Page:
Raising awareness on emerging global environmental issues

04Jun 2019
Editor
The Guardian
Raising awareness on emerging global environmental issues

World Environment Day (WED) is celebrated on the 5th of June every year, and is the United Nation's principal vehicle for encouraging awareness and action for the protection of our environment.

First held in 1974, it has been a flagship campaign for raising awareness on emerging environmental issues from marine pollution, human overpopulation, and global warming, to sustainable consumption and wildlife crime.

 

WED has grown to become a global platform for public outreach, with participation from over 143 countries annually. Each year, WED has a new theme that major corporations, NGOs, communities, governments and celebrities worldwide adopt to advocate environmental causes. 

 

WED was established by the UN General Assembly in 1972 on the first day of the Stockholm Conference on the Human Environment, resulting from discussions on the integration of human interactions and the environment. Two years later, in 1974 the first WED was held with the theme  Only One Earth . Even though WED celebration have been held annually since 1974, in 1987 the idea for rotating the center of these activities through selecting different host countries began.

Environmental protection is the practice of protecting the natural environment by individuals, organizations and governments.[1] Its objectives are to conserve natural resources and the existing natural environment and, where possible, to repair damage and reverse trends.  

Due to the pressures of overconsumption, population growth and technology, the biophysical environment is being degraded, sometimes permanently. This has been recognized, and governments have begun placing restraints on activities that cause environmental degradation. Since the 1960s, environmental movements have created more awareness of the various environmental problems. There is disagreement on the extent of the environmental impact of human activity and even scientific dishonesty occurs, so protection measures.

In the industrial countries, voluntary environmental agreements often provide a platform for companies to be recognized for moving beyond the minimum regulatory standards and thus support the development of best environmental practice. For instance, in India, Environment Improvement Trust (EIT) has been working for environmental and forest protection since 1998. A group of Green Volunteers get a goal of Green India Clean India concept. CA Gajendra Kumar Jain a Chartered Accountant, is the founder of Environment Improvement Trust in Sojat city a small village of State of Rajasthan in India.  In developing countries, such as Latin America, these agreements are more commonly used to remedy significant levels of non-compliance with mandatory regulation. The challenges that exist with these agreements lie in establishing baseline data, targets, monitoring and reporting. Due to the difficulties inherent in evaluating effectiveness, their use is often questioned and, indeed, the whole environment may well be adversely affected as a result. The key advantage of their use in developing countries is that their use helps to build environmental management capacity.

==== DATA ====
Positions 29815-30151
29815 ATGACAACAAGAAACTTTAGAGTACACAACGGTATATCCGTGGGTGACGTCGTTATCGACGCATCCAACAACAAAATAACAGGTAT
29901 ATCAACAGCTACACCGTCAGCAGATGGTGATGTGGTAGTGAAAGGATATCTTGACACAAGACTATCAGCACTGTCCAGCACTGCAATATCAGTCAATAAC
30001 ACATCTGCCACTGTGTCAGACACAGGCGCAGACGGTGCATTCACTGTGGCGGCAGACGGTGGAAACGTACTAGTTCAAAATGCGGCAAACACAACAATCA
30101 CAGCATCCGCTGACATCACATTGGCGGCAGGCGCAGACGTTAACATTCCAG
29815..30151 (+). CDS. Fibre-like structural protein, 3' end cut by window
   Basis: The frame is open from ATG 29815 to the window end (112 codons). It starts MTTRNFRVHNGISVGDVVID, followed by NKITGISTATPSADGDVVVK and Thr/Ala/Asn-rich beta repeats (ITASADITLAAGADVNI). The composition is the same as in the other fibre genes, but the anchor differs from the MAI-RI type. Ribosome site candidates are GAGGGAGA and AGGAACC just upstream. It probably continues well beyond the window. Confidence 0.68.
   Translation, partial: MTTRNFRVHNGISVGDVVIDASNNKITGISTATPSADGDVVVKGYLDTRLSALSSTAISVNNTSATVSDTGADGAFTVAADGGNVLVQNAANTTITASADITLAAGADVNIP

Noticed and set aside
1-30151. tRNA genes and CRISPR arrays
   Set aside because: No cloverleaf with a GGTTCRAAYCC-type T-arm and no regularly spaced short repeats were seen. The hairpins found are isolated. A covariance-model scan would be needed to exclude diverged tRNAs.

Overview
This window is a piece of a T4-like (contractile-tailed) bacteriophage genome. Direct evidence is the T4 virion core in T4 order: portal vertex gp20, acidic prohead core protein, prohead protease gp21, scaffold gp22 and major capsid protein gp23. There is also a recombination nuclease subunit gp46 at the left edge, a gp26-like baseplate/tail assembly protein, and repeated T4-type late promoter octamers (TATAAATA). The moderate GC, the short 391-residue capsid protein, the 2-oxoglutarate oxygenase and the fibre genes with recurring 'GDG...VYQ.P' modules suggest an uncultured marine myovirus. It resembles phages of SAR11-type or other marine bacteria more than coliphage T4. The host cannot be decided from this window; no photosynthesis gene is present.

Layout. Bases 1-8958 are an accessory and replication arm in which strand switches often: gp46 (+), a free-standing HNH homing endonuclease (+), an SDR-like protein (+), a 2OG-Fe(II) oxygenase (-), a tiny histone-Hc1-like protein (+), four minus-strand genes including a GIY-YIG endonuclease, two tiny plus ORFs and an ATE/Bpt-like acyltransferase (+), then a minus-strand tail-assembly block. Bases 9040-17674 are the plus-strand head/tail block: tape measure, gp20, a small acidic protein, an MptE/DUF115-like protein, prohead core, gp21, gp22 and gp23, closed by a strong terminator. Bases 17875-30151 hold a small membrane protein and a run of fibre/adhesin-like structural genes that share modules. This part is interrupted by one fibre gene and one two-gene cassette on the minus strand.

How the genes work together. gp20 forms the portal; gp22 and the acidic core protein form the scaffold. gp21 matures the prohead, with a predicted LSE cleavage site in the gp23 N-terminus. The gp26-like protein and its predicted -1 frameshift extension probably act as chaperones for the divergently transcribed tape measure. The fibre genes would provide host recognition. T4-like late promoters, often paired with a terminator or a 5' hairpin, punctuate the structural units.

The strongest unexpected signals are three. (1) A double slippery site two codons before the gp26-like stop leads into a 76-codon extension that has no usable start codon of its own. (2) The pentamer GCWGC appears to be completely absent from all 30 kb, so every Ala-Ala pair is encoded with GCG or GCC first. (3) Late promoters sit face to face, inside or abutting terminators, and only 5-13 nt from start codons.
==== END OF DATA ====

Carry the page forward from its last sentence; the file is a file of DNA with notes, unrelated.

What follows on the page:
An ecosystems approach to resource management and environmental protection aims to consider the complex interrelationships of an entire ecosystem in decision making rather than simply responding to specific issues and challenges. Ideally the decision-making processes under such an approach would be a collaborative approach to planning and decision making that involves a broad range of stakeholders across all relevant governmental departments, as well as representatives of industry, environmental groups and community. This approach ideally supports a better exchange of information, development of conflict-resolution strategies and improved regional conservation. Religions also play an important role in the conservation of the environment.

Many of the earth's resources are especially vulnerable because they are influenced by human impacts across many countries. As a result of this, many attempts are made by countries to develop agreements that are signed by multiple governments to prevent damage or manage the impacts of human activity on natural resources. This can include agreements that impact factors such as climate, oceans, rivers and air pollution.

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